Caught Live: ATP Concerts Presents... Nightmare Before Christmas, Day Three (Curated by Caribou) @ Butlins, Minehead
Sunday brings me (in no particular order) bowling, a roast, an emo-ta-tha-bone beach, basketball, floods in the streets, arcades and cuddly toys yanked from the evil clutches of the teddy-grabbing machines. Bastards. I beat you, didn't I? Ha!
Our hosts for the day, Caribou, are totally okay at Centre. They are fine. They play their Caribou songs with their caribou instruments, and people either like them quite a lot or like them just enough and that's about that really. No matter how many people they have onstage or how many drumkits they utilise, I'm still just not getting them and find myself walking away from a festival set of theirs once more...
They're playing Cash's version of 'I See A Darkness' in The Irish Bar; there's a storm raging outside; Butlins is practically empty; and we've got a WWE yo-yo from the toyshop. Let's all go and see Pharoah Sanders! A one-time acolyte of John Coltrane, the septuagenarian is one of the few proper living legends here this weekend. He and his band duly shuffle through a rolling set of languid afternoon jazz that only strikes the wrong note when he attempts to persuade atheist hipsters to sing along to songs about god. Never mind, he's cool as fuck, and he can sing about whatever he likes as far as this scribe is concerned. Finger-clicking good (sorry!).
Connan Mockasin – a favourite of (for whatever reason) MOR merchants Crowded House – emits floating waves of Kiwi dream pop from Centre Stage, as the whole afternoon looks like turning into a womb-like relaxation session punctuated only by roasts and the pings of distant air hockey matches. Power nap, Berocca, coffee, slice of pizza: the show must go on before the show turns into a chalet full of idiots sleeping the rest of the festival away.
Sadly, Mockasin's fellow New Zealanders Orchestra of Spheres prove to be The Worst Thing of The Weekend. Their sub-pub band capabilities are only highlighted by their complete lack of any actual songs - their set relies instead on loads of dodgy warbling, a shaky sense of rhythm and stupid, stupid hats. Fuck off I say. Dick bands like these guys give the music I love and the festivals I like to attend a very bad name indeed, so they should be damned in the strongest possible terms. DAMN THEM!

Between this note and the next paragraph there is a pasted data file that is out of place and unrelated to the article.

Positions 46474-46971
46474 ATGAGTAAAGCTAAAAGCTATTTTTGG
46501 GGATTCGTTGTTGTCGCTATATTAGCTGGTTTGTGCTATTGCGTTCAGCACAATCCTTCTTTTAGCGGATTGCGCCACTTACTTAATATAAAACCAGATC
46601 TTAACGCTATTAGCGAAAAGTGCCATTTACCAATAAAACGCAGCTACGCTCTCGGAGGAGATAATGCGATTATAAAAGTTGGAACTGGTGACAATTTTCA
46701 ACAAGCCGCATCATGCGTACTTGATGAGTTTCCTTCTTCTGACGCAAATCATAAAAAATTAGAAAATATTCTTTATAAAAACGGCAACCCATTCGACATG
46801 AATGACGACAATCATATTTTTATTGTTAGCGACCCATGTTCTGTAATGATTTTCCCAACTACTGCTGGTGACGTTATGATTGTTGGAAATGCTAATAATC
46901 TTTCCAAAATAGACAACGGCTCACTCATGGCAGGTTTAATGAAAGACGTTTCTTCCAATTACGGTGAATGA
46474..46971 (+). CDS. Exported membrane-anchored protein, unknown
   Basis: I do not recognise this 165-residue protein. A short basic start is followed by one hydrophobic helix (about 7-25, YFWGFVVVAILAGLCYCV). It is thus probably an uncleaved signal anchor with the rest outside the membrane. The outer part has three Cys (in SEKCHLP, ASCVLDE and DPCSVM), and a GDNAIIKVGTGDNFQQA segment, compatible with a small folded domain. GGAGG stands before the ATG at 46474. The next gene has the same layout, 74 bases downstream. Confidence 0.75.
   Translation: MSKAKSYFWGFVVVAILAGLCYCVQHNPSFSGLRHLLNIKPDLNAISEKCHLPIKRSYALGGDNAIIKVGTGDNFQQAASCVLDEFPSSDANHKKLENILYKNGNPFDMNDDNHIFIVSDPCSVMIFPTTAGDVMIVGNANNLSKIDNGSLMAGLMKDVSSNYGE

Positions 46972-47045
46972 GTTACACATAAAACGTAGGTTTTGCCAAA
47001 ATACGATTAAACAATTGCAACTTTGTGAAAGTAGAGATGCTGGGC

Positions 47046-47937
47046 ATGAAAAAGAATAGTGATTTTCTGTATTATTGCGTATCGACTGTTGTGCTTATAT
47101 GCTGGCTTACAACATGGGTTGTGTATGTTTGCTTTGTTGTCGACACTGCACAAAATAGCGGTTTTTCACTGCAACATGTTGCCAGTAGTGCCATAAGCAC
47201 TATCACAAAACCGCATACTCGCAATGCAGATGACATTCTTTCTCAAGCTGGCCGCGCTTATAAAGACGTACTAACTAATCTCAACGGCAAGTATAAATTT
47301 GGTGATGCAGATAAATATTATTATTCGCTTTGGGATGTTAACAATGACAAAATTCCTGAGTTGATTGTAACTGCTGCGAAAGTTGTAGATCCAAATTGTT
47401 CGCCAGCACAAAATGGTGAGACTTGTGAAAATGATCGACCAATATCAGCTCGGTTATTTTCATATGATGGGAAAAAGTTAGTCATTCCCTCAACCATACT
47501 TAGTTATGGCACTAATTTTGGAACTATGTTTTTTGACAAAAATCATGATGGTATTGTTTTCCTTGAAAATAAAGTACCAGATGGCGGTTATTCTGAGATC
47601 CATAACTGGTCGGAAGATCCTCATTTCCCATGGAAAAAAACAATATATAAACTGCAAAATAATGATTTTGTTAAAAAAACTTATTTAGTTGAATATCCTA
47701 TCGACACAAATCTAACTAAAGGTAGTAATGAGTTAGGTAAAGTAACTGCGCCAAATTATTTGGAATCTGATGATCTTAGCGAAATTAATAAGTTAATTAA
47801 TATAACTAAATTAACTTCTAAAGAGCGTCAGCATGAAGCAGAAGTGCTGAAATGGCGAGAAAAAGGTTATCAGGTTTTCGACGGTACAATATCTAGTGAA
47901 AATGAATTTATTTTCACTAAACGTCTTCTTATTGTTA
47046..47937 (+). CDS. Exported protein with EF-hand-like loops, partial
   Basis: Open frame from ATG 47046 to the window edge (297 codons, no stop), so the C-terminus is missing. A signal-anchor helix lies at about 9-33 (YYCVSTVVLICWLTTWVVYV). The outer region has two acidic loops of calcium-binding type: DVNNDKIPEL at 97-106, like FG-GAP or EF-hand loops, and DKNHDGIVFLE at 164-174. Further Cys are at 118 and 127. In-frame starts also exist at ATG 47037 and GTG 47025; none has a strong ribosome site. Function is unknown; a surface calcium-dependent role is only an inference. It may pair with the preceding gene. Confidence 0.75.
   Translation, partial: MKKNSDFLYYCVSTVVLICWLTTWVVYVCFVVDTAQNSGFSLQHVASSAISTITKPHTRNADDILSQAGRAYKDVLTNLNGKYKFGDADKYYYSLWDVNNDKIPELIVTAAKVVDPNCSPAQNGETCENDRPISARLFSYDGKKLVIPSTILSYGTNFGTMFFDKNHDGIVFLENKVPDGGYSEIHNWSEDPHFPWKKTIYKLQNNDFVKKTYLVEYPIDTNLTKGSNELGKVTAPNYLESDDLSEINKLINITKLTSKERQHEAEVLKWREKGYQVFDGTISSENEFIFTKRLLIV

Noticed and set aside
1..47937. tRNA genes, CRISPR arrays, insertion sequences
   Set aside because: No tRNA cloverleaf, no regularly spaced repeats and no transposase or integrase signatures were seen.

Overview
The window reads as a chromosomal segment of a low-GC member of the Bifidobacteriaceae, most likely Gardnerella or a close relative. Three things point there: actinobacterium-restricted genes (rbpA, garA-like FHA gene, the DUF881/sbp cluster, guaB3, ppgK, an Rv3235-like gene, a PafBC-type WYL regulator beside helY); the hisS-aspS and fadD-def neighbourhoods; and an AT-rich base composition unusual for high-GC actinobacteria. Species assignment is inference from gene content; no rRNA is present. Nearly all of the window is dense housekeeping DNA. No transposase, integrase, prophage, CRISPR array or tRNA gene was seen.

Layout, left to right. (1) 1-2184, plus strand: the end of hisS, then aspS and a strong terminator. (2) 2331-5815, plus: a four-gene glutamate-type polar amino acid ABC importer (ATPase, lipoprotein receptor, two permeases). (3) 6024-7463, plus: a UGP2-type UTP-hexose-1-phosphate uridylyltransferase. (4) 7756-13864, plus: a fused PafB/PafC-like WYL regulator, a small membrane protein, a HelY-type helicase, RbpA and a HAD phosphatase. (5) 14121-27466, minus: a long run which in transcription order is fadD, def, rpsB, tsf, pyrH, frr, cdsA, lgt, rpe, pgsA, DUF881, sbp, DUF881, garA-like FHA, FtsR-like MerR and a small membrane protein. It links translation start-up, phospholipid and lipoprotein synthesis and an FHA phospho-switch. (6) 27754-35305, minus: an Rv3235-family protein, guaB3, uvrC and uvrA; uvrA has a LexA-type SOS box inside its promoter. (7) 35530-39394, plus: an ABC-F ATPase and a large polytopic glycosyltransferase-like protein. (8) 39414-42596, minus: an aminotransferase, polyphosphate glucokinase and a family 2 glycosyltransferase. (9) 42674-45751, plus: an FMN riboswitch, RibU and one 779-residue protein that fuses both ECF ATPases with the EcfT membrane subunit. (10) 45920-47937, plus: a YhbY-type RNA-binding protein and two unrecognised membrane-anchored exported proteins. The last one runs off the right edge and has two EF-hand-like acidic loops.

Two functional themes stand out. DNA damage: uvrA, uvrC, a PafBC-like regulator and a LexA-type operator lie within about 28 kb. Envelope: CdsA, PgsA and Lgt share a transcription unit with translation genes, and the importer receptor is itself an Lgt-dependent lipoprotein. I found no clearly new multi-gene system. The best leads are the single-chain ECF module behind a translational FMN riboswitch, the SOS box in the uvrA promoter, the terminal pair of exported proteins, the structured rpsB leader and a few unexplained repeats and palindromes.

Sun Ra Arkestra, meanwhile, are brightly-robed mentalists seemingly intent on dropping semi-experimental jazz all over the shop; like if the jazz was actually hot potatoes and they didn't have their potato-handling gloves on (or something). Anyway, they are old, they are dressed like Egyptian Pharaohs on their day off, and they improv a genuinely scary Nightmare Before Christmas theme song before letting us all know that we can travel into space should we so choose. Via Egypt, I'm guessing.
Elsewhere, Stockholm's Roll The Dice are an electro duo who deal primarily in repetition and darkly bleak soundscapes. The polar opposite, in other words, of Omar Souleyman's mentalist karaoke: the crowd inside Reds are treated to a party-starting set of weird surreality from one man and his clanging, high-pitched backing tape. Hey, people are wasted, they like it. Good times.
At this point the fest has begun to fade a little (there are a lot of people asleep on various floors, for one thing), but things are soon given a swift kickstart by Factory Floor. As usual, theirs is a snapping set of post-industrial savagery that, for the first time personally, engages with the heart as much as the head. As Sunday quickly becomes Monday, this much-hyped trio prove themselves to be a band not just showing off, but being very good.
Back at Crazy Horse, Detroit House luminary Theo Parrish spins a four-hour set of warm, honey-soaked soul; the zombified dancefloor treats him like a hero, and rightly so. As crazy o'clock gradually approaches, Parrish's set begins to garner more and more attention from passers-by (including the lovely, immensely patient Tim from Les Savy Fav). Gentle but madly positive tunes are the general order of the day as the closing night drifts off into the ether, and we suddenly don't want it all to end...
***Minor festival complaint #5: It would be cool not to have The Sun & Moon AND The Sports Bar close early on Sunday evening - along with the cinema, which was closed from 4pm 'til 10pm. On a Sunday?!? C'mon!***
It's left to DJ Rashad & DJ Spinn to give the night its cap with an exhausting powerhouse of a set at Reds, and then suddenly... What? It's home time? You mean, there's no more Billy Bear? No more hot dog smell? Well, not 'til March I guess...